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Florida: This Is How You Respond to a Major Disaster

Julio Rosas/Townhall

Hurricanes are something the residents of Florida have to prepare for and deal with should such a storm impact their area. Being on the ground in the Gulf of Mexico side of Florida before, during, and after Hurricane Idalia, I was able to see for myself just how seriously people took the threat of the hurricane.

The thing with Idalia is that it did not start to become a threat off of the coast of Africa, where most hurricanes like to form. Idalia started forming off of the Yucatán Peninsula, and, at first, it was projected to maybe be a tropical storm if it didn't fizzle out first.

But Saturday's predictions changed Sunday into Monday. Not only would it strengthen into a hurricane, but the storm would become a Category 4 before making landfall. And because it was forming off of Mexico, there was not a whole lot of time to prepare before it hit.

Now, of course, this is not to say Florida Governor Ron DeSantis' administration was caught off guard. They were tracking the system in its early days. DeSantis stopped campaigning in early voting states to lead the effort to prepare for the storm. And prepare they did.

Thousands of Florida National Guardsmen were activated, thousands of linemen were staged in different parts of the state to repair power lines after Idalia passed, and shelters were up from Dixie County all the way down to the Tampa Bay area. State law enforcement agencies surged toward the affected areas to help with maintaining law and order.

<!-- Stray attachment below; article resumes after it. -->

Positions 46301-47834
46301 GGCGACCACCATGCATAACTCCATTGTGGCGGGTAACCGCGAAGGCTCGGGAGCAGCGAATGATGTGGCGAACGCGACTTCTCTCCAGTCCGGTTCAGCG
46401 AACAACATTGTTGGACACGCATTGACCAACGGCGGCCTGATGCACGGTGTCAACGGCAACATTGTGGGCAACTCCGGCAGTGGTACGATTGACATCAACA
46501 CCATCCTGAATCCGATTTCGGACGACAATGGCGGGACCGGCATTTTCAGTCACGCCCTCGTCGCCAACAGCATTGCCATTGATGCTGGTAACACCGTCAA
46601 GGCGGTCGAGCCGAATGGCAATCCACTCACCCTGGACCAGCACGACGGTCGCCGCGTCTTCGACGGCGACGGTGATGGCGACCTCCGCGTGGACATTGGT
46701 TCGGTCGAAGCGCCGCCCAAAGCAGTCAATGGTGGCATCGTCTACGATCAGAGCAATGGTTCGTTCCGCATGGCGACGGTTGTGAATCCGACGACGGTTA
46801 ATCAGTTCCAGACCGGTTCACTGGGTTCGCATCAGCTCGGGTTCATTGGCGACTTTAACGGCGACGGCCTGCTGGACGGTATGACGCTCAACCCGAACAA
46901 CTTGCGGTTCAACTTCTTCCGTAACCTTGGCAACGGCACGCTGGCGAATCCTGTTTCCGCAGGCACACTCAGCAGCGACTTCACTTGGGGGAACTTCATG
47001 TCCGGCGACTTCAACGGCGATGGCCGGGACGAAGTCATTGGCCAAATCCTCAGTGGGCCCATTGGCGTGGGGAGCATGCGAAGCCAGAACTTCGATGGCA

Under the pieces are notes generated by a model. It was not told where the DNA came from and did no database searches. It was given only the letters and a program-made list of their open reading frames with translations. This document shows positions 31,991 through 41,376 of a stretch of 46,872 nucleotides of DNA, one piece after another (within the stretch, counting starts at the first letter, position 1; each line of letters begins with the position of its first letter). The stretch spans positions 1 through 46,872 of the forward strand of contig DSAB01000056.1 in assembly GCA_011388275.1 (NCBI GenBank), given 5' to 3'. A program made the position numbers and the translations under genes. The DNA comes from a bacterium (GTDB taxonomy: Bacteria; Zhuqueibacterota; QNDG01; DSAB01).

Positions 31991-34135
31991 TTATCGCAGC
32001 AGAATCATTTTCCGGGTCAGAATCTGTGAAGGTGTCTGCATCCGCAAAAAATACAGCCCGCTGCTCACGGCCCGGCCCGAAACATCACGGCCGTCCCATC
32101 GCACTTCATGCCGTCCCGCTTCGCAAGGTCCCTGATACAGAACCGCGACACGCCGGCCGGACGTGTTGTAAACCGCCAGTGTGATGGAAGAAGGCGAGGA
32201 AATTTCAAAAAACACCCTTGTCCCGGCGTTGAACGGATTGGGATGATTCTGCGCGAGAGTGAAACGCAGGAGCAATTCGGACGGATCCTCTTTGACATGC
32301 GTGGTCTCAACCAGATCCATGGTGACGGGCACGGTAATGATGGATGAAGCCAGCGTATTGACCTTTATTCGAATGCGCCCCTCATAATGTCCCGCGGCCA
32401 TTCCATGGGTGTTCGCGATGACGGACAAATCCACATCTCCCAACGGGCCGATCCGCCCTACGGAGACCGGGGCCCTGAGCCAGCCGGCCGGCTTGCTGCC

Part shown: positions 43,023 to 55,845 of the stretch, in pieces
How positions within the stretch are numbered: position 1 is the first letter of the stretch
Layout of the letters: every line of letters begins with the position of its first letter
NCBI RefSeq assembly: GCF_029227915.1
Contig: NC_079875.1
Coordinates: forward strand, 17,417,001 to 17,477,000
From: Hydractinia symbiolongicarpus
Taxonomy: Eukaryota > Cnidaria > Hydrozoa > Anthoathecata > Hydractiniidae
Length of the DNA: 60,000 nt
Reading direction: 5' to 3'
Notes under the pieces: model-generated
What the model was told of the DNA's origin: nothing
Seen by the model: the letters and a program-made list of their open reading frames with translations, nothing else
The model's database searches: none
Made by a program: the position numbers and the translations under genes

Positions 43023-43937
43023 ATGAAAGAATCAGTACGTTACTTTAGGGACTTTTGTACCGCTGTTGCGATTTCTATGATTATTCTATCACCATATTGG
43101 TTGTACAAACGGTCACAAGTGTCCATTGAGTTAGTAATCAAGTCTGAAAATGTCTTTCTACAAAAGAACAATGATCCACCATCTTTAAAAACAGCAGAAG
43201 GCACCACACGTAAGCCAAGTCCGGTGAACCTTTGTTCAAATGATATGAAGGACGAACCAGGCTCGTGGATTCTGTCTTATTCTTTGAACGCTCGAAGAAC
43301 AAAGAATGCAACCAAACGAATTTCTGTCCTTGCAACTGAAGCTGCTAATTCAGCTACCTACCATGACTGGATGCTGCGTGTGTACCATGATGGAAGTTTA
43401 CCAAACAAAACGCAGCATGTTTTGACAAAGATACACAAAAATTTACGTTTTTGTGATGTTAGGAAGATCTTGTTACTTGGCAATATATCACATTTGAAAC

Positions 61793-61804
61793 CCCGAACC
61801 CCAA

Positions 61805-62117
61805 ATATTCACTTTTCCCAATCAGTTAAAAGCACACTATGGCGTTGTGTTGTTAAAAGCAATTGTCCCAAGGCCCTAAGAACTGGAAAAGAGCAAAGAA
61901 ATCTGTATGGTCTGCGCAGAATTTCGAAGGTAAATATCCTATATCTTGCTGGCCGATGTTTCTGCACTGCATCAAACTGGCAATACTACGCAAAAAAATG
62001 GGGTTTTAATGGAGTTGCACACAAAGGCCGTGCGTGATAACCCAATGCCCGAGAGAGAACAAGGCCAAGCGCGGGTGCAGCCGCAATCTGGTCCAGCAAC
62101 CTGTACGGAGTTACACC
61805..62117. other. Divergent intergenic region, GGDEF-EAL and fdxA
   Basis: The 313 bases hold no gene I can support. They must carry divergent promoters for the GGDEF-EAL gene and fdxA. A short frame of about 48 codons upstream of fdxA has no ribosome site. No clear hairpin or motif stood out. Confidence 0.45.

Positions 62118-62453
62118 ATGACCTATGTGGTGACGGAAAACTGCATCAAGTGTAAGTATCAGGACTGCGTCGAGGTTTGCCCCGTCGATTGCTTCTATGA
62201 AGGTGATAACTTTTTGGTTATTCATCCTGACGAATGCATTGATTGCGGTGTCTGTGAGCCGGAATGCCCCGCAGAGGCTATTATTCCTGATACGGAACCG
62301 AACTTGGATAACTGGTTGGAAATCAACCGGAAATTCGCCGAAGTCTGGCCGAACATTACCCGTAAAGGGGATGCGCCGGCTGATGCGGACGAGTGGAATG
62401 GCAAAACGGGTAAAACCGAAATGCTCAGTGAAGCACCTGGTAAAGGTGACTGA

This was the first time I covered a hurricane in person. I assumed that even though Idalia was going to hit a less populated area than Hurricane Ian, I was still going to be on the West Coast until early this week due to how busy operations were going to be running.

The night before landfall, I was in Pinellas Park with the National Guard. Once it became clear Idalia was not going to make a direct impact on Tampa Bay, our plan was to head north for our first day. When we got the situational briefing the next morning, the storm's strength still impacted where we were. Multiple mission requests came in before Idalia made landfall to our north. Read the first dispatch here.

More than 24 hours after Idalia passed, we were finally in Levy and Dixie Counties, which sustained more damage due to being in the direct path. But already, linemen were hard at work restoring power. One resident said they were without power for only six hours. While the damage was extensive, the recovery efforts were underway. Read the second dispatch here

At the end of the day, I went to where members of the National Guard were being housed at Dixie County High School. By the time I arrived, one company was already being sent home because their services were no longer needed. A few hours later, the other company also got orders to return to base.

The recovery efforts were aided by the fact Idalia hit a more remote part of the state, but it was still shocking to hear from people that no matter where they lived, pre-DeSantis, they were expecting to be without power for weeks instead of days or hours. Needless to say, I was very impressed with how the Florida government was able to be efficient and meet the acute needs of its people during a trying time. 



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